Eva Plaganyi: Understanding the Human Side of Ecology

CSIRO scientist Éva Plagányi, who has worked with researchers from social and economic backgrounds to better understand human impacts on ecology (Image Credit: CSIRO, CC BY-SA 2.0)

At the end of the day, the aim of an ecologist is to generate a better understanding of the natural world around us. But that can amount to nothing if that understanding isn’t translated to the people who interact directly with the aspects of the natural world that we research. So whilst understanding an ecosystem should be our main priority, understanding the people who interact with an ecosystem is integral to making a difference.

This is where social sciences like anthropology can help. At the ASFB 2018 Conference, I spoke to plenary speaker CSIRO’s Dr. Éva Plagányi, who works on maintaining the sustainability of marine life. Éva’s work includes interaction with everyone from corporate businessmen to traditional fishers, and integrating social anthropology into her work has yielded great results. I spoke to Éva on the importance of incorporating social science into ecology.

Sam Perrin (SP): Can you give me an idea of why reaching out to disciplines like social anthropology is so important?

Dr. Éva Plagányi, Principal Research Scientist, CSIRO (EP): It’s about understanding that if you want to make a difference in resource management and conservation, you need to actually understand people. We’re in the Anthropocene era, and humans have a really large impact on the planet. The way people behave, the way our markets and economic drivers behave, it all influences the sustainability of fish in the ocean. Understanding that gives us some powerful levers to help conserve these ecosystems.

It means working closely with and understanding people, and how to get their buy-in. For many of the communities I work in, particularly ones in remote areas or with involving traditional owners, that’s the only way you’re really going to achieve outcomes. You can’t just do a top-down policy implementation of something and expect that everybody’s going to believe the science.

“…I realised that it’s pointless getting the maths right and understanding the biology, if you forget about the people.”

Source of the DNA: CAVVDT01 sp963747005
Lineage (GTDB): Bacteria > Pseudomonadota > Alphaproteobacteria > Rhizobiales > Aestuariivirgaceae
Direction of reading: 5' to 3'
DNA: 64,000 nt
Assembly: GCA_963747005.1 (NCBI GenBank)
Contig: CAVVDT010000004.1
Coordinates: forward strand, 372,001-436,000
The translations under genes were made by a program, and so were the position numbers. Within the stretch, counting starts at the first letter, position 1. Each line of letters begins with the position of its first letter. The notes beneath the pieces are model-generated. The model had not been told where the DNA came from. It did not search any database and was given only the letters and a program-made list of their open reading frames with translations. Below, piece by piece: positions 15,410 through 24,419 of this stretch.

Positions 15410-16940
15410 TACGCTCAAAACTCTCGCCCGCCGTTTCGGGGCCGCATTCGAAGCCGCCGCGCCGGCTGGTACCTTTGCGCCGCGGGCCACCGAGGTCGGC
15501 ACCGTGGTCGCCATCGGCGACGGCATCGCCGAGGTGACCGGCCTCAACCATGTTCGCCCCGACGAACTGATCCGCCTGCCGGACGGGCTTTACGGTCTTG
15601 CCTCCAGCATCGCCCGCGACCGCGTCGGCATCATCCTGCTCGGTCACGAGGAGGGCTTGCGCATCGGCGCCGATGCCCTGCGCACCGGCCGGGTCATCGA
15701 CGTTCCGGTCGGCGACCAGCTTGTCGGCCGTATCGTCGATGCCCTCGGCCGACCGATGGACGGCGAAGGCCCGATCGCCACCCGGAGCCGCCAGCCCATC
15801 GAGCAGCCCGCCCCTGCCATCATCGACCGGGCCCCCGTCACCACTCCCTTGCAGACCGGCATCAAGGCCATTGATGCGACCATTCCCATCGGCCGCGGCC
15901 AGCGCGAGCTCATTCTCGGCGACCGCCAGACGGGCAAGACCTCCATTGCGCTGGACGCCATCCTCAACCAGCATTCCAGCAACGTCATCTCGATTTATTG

SP: What was your introduction to this approach to ecology?

EP: My training was quantitative modelling of fisheries. During my PhD I was modelling the South African abalone resource. They had huge problems due to poaching, and the stocks were declining. I was spending a lot of time on all the statistics and models, and I thought I did a pretty good job accurately documenting the decline of this fishery, but it wasn’t really solving any underlying problems. That’s when I started talking to social scientists who were studying the socio-political setting. I got insight into the fact that if we, from the start, had addressed some of the socio-political concerns, we might have been able to change what was happening to that fishery. And I realised that it’s pointless getting the maths right and understanding the biology, if you forget about the people.

SP: How can we incorporate social effects into quantitative ecology?

EP: That’s a hard one. One of the things I do is work with smart people who know more about it than I do. At CSIRO we’re able to put together teams that are very multidisciplinary. When I first started working on the rock lobster fishery in Torres Strait, I looked at the fishery and realised it was another example where it was important to consider the socio-cultural landscape. We put together a project, and I got a social scientist and an economist involved, and we worked together. It’s a complex process, particularly to start talking each other’s language and figure out how to actually link in the different components. Some of it is a compromise. We tried to develop a common language, to monitor the ecological, social and economic factors.

We found that using Bayesian networks we could quantify social aspects like participation, which was driven by other social factors. So once we understood what drives participation, whether it’s the role of community leaders or infrastructure, we were able to model changes in participation under different scenarios. We could turn social information into quantitative information which then just slots into our usual modelling frameworks.

Eva has worked extensively with traditional land owners, yielding better results when their input is taken on board

Eva has worked extensively with traditional land owners, yielding better results when their input is taken on board (Image Credit: CSIRO, CC BY-SA 2.0)

SP: If you have a research group who are producing very tangible outcomes, but they don’t know how to convey it to the relevant parties, what’s their starting point?

EP: The first thing that goes through my head is why are you only now taking the outcome to them? Why didn’t you give them a heads-up earlier? That’s always my advice to try to involve people early on, to at least get thoughts or feedback. That’s the best point to start.